Our aim was to use text message questions to obtain prospective, real-time data on exclusive and partial breastfeeding and introduction to complementary foods in a Danish birth cohort. We also wanted to identify factors influencing breastfeeding initiation and cessation.Methods:
This study formed part of the Odense Child Cohort and focused on mothers who gave birth to full-term singletons between April and October 2012. They received the same three to five questions, about breastfeeding, infant formula and introduction to complementary food, three days after birth and then at weekly intervals.Results:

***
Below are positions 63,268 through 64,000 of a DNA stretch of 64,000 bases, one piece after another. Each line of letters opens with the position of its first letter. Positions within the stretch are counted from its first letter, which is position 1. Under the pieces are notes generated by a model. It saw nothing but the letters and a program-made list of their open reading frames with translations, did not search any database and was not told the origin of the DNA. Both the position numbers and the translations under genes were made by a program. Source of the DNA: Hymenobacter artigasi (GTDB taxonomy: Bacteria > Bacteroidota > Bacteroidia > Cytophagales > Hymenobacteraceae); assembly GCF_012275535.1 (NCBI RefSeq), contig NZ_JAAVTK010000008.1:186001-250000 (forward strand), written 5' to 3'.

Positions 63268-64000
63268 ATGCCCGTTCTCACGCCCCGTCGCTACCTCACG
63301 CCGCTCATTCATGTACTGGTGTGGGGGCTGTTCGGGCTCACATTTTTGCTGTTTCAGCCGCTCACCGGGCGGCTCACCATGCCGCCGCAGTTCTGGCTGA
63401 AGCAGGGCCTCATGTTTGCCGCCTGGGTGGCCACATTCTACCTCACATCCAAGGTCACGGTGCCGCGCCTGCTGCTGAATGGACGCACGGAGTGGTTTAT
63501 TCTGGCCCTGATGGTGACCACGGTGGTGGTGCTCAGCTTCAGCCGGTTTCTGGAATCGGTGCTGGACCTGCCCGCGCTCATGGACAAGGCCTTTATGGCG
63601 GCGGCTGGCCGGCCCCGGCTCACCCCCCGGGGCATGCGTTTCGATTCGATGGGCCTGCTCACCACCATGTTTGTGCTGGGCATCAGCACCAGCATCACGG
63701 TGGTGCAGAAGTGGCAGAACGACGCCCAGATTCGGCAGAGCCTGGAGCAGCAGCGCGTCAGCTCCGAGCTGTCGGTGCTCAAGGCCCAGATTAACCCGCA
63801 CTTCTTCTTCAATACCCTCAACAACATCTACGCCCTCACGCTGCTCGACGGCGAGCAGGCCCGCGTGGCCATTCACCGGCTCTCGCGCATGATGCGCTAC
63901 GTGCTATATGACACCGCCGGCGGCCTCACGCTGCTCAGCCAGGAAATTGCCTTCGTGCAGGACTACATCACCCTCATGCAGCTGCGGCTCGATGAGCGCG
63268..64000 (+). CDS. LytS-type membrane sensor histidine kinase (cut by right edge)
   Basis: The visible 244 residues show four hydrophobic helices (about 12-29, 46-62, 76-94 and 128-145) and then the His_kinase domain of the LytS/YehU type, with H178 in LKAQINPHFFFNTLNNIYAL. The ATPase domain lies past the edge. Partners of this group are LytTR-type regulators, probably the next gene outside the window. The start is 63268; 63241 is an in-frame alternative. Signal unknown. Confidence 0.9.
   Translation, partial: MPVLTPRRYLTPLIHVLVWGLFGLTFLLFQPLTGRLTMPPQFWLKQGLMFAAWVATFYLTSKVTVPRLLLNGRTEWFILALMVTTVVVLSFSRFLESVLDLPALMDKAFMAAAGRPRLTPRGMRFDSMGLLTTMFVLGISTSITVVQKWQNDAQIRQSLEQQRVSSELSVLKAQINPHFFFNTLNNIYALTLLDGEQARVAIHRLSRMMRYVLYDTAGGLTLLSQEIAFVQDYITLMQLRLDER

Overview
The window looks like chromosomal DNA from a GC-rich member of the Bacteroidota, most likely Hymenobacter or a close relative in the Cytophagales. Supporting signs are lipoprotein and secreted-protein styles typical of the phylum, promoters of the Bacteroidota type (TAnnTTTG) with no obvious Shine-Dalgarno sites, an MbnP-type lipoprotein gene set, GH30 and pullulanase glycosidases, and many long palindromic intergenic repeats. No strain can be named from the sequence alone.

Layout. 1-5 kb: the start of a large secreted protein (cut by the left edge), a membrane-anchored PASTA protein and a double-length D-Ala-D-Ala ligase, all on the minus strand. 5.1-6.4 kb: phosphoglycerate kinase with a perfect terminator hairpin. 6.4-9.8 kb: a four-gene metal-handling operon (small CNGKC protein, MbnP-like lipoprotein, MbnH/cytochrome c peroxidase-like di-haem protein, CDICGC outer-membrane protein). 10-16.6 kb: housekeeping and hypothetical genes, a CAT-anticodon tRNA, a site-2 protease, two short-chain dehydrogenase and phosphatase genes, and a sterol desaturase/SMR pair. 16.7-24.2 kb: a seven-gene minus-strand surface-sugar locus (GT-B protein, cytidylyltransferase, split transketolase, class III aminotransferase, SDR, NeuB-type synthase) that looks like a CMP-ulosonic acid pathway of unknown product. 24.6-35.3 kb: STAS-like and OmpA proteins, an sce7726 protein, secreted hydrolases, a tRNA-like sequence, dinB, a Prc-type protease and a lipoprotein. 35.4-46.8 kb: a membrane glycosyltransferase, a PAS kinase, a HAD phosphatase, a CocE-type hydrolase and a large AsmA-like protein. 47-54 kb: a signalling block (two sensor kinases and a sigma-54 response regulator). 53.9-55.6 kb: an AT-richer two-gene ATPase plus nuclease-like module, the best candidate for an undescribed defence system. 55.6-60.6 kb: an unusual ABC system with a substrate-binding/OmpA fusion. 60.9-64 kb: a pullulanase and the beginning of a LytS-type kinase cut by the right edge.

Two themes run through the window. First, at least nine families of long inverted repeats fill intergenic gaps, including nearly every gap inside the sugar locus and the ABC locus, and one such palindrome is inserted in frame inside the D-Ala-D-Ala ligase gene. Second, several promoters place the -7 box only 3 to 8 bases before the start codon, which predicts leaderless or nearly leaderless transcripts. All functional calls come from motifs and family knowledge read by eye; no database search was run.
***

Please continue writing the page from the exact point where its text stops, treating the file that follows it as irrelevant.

We recruited 499 mothers, and the response rate to the first of the weekly questions was ≥89.4% during the study. Three days after birth, 96.7% of mothers were breastfeeding, 61.2% exclusively and 30.2% partially, and 26 weeks after birth 60.2% of mothers were breastfeeding, 1.1% exclusively. Complementary food was introduced at an average age of 20 weeks. Breastfeeding cessation was associated with maternal smoking, lower maternal age and supplementation with infant formula in the first days after birth (all p < 0.05).Conclusion:
Most mothers initiated breastfeeding, but only 1.1% were exclusively breastfeeding at 26 weeks. Text messaging resulted in high response rates and was a feasible data collection method.